Ahmaud Arbery

Today's our first post. And after thinking for week's about what to post and how to make it impactful to our would-be readers, a story broke about a man named Ahmaud Arbery. He was a 25-year old Black man, shot down by two white men while taking a jog in his home neighborhood in GA. The story broke because his murder took place two months ago and the men who shot him have yet to be arrested. 

So, today's our first blog post and in thinking honestly about what to write about.. I am choosing to write about Ahmaud Arbery. I don't choose it because it's trending, or popular or even because I think anyone will ever read this. I write it because it's honest and that's who we are. I write this blog because the fears I have about this world we live in are as real as the tears that are streaming down my face as I type. I write because a mother has lost her son for no reason (AGAIN!) and there's no "I'm sorry your son was murdered" card, but it seems that there should be. It seems we need to dedicate an entire collection of thousands of cards that bear the names of those that have been murdered at the hands of police officers, or citizens acting like police officers (as is the case with Ahmaud). It would appear that our writers need to ban together and write cards that express our sympathy and our sorry because the perpetrators that killed their loved ones will never be able to say it. 

It seems we need to write cards to children of the men and women used as targets for practice of shooting hate masqueraded as bullets into people's bodies and justifying it under the banner of "neighborhood watch/citizen's arrest" . We want to let them know that even though they have no reason to believe it, there's love in the world.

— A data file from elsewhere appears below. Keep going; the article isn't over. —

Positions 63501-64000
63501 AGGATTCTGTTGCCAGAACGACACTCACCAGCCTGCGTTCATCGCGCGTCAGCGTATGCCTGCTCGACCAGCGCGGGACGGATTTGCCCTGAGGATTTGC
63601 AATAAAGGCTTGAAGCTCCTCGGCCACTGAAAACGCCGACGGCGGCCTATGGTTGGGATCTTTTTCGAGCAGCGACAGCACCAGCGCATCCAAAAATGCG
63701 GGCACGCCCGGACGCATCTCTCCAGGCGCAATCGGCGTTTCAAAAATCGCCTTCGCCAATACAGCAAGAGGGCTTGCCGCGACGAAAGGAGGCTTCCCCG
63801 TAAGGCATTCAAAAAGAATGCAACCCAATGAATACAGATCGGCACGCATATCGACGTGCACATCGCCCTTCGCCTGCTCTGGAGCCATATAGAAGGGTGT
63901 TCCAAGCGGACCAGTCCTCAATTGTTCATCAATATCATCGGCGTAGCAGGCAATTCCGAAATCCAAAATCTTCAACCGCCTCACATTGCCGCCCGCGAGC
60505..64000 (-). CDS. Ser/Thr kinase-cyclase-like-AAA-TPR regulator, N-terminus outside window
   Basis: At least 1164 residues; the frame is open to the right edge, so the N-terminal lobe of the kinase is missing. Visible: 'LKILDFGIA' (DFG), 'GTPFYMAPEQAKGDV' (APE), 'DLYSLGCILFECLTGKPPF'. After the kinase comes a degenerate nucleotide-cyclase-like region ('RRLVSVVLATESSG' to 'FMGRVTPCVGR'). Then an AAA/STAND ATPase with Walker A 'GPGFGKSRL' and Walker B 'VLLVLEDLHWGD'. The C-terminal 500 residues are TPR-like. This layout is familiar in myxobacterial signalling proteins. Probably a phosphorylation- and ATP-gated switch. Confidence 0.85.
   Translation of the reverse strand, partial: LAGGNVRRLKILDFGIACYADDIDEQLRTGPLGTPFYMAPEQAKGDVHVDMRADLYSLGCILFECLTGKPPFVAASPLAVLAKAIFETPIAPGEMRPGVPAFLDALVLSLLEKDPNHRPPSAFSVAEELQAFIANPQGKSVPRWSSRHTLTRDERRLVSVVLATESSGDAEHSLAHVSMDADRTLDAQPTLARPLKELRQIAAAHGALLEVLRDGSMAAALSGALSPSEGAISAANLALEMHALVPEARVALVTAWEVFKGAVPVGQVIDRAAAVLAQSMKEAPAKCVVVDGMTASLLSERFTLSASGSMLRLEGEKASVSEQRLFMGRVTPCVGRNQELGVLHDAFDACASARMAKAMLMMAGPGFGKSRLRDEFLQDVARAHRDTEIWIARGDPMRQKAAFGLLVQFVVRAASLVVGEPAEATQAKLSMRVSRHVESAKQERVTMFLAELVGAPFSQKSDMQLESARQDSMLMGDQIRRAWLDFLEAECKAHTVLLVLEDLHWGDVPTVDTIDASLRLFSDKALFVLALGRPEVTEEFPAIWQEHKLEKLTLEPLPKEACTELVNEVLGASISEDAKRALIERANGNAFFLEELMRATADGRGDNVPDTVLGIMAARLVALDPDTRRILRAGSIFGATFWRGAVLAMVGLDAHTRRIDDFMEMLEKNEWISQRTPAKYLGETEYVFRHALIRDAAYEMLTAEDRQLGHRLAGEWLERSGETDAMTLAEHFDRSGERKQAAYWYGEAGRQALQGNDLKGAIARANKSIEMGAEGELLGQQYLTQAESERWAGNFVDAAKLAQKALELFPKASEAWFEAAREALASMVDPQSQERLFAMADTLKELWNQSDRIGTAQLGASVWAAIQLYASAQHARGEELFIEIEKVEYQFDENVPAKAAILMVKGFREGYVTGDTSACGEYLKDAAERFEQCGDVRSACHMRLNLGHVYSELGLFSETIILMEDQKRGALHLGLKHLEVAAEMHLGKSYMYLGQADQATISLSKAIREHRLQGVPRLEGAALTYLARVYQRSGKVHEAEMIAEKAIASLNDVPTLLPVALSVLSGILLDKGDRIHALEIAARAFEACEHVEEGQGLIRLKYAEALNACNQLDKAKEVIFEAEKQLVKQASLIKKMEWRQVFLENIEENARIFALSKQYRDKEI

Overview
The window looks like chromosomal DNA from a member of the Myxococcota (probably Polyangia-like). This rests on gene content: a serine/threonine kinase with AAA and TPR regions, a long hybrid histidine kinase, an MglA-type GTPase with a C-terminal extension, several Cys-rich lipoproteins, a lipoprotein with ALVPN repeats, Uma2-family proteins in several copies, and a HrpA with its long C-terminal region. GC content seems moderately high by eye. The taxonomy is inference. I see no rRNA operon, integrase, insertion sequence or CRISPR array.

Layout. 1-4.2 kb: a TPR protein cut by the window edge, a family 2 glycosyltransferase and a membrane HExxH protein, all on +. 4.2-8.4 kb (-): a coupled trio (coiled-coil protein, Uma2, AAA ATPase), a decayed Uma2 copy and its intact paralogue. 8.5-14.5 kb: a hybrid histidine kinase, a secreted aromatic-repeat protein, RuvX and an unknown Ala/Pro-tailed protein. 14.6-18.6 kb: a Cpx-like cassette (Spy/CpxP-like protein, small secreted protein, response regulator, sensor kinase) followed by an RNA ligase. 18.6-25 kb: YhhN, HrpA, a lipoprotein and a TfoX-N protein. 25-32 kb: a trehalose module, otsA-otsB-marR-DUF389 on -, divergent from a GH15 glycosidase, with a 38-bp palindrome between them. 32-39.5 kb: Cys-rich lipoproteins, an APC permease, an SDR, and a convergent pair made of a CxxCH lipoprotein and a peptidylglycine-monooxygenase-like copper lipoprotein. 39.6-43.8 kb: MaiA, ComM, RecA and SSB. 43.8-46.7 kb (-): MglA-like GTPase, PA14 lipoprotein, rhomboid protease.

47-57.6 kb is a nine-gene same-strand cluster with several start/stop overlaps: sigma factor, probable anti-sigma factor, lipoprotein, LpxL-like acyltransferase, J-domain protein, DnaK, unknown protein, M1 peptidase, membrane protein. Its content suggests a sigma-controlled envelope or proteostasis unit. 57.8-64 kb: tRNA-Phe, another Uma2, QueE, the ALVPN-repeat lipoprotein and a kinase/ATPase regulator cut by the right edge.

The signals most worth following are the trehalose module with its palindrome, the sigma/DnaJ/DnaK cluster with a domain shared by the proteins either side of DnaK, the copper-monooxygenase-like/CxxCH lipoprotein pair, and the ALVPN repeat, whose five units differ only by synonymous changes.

It seems we need to gather the creatives that handle our packaging to figure out how to make a time capsule that we can bury for people in the future to find. In case the history books leave them out, we need a way to let people know that these men, women...children LIVED!! And apologize for the contributions that they weren't able to make that may have improved their lives. But we'll never know because "it looked like a gun"..."he was running like a thief"...someone "felt threatened"..."she was mouthy..." There will be an endless list of reasons for why the photo albums that show their lives' lineages stop at a time too soon. So we should probably be about the business of doing our part to make it so they are remembered. 

Tomorrow, on 5/8/20, a bunch of people will gather and walk/run 2.23 miles in his honor. There will be signs and protests and tears and...I didn't know him but his pictures and his family interviews seem to suggest that he'd be the kind of guy that would be proud that he'd be the person to bring people together this way. I'm going to run in his honor because I sad that we'll never really know. 

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